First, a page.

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Ivy League Populism By: Victor Davis Hanson
The Washington Times | Monday, February 25, 2008


The rhetoric of Sens. Barack Obama and Hillary Clinton about the sad state of America is reminiscent of the suspect populism of John Edwards, the millionaire lawyer who recently dropped out of the Democratic presidential race.

Barack Obama may have gone to exclusive private schools. He and his wife may both be lawyers who between them have earned four expensive Ivy League degrees. They may make about a million dollars a year, live in an expensive home and send their kids to prep school. But they are still apparently firsthand witnesses to how the American dream has gone sour. Two other Ivy League lawyers, Hillary and Bill Clinton, are multimillionaires who have found America to be a land of riches beyond most people's imaginations. But Hillary also talks of the tragic lost dream of America.

In these gloom-and-doom narratives by the well-off, we less fortunate Americans are doing almost everything right but still are not living as well as we deserve. And the common culprit is a government that is not doing enough good for us, and corporations that do too much bad to us.

In the new pessimistic indictment, the home mortgage meltdown has not occurred because too many speculative buyers were hoping to flip houses for quick profits. It had nothing to do with misguided attempts of government and lending institutions to put first-time buyers in homes through zero-down payments, interest-only loans, and subprime but adjustable mortgage rates — as part of liberal efforts to increase homeownership rates.

And there apparently are few Americans who unwisely borrowed against their homes a second and third time to remodel or purchase big-ticket consumer items — in the belief their equity would always rise faster than their debts. Nor are we to look at this downturn as part of a historical boom-and-bust cycle in the housing industry — the present low prices and nonperforming loans the natural counterresponse to the overpriced real estate of the last five years.

Likewise, students are failing to graduate from college because there are too few government-guaranteed student loans. We don't hear that thousands enter public universities without basic reading and mathematical skills — or that their college problems might in part be the fault of their own misplaced priorities in high school, and in part the fault of a mostly therapeutic educational system, offering fluffy courses and self-esteem training rather than rigorous math, science, literature and history classes.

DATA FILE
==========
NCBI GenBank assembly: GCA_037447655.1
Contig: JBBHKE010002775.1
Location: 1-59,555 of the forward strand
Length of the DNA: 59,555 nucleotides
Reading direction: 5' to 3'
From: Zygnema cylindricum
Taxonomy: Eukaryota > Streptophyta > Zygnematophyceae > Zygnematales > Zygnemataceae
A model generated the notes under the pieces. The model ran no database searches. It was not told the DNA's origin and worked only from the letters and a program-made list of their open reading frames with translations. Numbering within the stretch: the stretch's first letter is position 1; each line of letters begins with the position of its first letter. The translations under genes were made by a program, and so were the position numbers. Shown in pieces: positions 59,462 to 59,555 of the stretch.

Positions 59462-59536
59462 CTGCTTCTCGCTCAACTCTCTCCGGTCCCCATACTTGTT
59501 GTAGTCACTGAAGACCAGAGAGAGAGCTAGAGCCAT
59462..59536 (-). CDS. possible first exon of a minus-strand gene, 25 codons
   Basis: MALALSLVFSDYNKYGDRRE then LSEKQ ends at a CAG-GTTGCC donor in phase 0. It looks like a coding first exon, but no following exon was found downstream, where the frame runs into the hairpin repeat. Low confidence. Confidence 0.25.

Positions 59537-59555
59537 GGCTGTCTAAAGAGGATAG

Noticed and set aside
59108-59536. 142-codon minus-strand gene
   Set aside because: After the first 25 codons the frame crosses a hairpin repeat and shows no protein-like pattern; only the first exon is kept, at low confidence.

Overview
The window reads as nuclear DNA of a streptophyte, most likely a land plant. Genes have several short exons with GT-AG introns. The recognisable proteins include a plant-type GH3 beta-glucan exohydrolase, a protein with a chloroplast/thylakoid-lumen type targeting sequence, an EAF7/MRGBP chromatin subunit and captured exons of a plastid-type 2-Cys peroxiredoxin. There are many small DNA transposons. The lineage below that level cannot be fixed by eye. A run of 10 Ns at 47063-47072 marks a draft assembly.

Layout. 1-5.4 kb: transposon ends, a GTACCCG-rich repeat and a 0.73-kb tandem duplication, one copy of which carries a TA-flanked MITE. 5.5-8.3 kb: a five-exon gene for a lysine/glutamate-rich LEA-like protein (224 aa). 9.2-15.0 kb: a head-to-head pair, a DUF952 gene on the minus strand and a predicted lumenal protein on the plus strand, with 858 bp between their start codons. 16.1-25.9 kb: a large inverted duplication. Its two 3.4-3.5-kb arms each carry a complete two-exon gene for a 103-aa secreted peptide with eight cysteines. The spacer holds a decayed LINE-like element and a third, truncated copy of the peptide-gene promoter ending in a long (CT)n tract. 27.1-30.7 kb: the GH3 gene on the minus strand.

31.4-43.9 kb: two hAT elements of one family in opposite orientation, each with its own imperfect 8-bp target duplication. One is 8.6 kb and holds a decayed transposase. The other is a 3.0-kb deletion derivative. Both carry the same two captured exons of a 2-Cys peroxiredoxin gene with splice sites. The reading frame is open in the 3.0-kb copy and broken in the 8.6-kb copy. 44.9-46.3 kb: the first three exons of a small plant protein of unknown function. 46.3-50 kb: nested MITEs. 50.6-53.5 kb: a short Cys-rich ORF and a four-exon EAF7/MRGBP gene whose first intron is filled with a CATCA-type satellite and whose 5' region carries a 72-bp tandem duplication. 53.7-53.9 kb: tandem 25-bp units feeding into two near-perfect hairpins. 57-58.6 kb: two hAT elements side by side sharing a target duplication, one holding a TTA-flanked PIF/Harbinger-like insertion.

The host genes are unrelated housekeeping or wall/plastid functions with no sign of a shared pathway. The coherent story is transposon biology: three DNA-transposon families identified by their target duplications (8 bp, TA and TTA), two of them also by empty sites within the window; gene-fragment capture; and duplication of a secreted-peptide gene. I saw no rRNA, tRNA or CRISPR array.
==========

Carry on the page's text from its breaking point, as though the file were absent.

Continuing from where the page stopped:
Nor is there ever mention of teachers' unions, the system of tenure, or a vapid, politically correct curriculum, as explanations why our students are not competitive in the global marketplace.

We also hear oil prices are sky high and our own auto industry is failing due to windfall profits and corporate greed, but there's no discussion of the fact that oil-rich autocracies like Russia, Venezuela and the Gulf monarchies have obtained a stranglehold on the global petroleum supply.

For Hillary and Barack, our automobile manufacturing crisis is not the result of uniquely lavish union health and retirement packages for American autoworkers. The government is somehow mostly to blame for Detroit's meltdown and the energy crisis, not Americans' own tastes in the 1990s for large gas-guzzlers and big homes, and their concurrent opposition to nuclear power plants, oil drilling off the coasts and in Alaska, and conservation of resources.

Wal-Mart, free trade and our debt to China also come in for blame. Neither Mr. Obama nor Mrs. Clinton suggests that America's middle classes have more purchasing power and accumulated consumer goods than any people in history.

In reality, our acquisitiveness is a result not of corporate greed, but of our fondness for shopping at discounted warehouse mega-stores, whose goods are the result of hard work of hundreds of millions of low-paid Chinese. They not only toil long hours to make our cheap televisions and stereos, but their government lends us the money at low interest — through massive buying of U.S. government bonds — to buy their stuff.

To the extent we have any social and legal problems from unchecked illegal immigration, it has nothing to do with the cynicism and corruption of the Mexican government that deliberately exports, exploits and profits off its own people. The problem is not the fondness for low-paid, off-the-books illegal labor among the upper-middle classes, nor the disdain for the law of illegal immigrants themselves, who crowd to the front of the immigration line. Instead, America's xenophobia, blame-casting and insensitive government have made it needlessly rough on 11 million arrivals who otherwise did us a favor by coming.

As Sens. Obama and Clinton try to outdo each other in blaming government for our lack of individual responsibility and promising solutions by raising taxes to give us more government, they offer little change and less hope.


Victor Davis Hanson is a military historian at Stanford University's Hoover Institution and the author of "A War Like No Other" (Random House).


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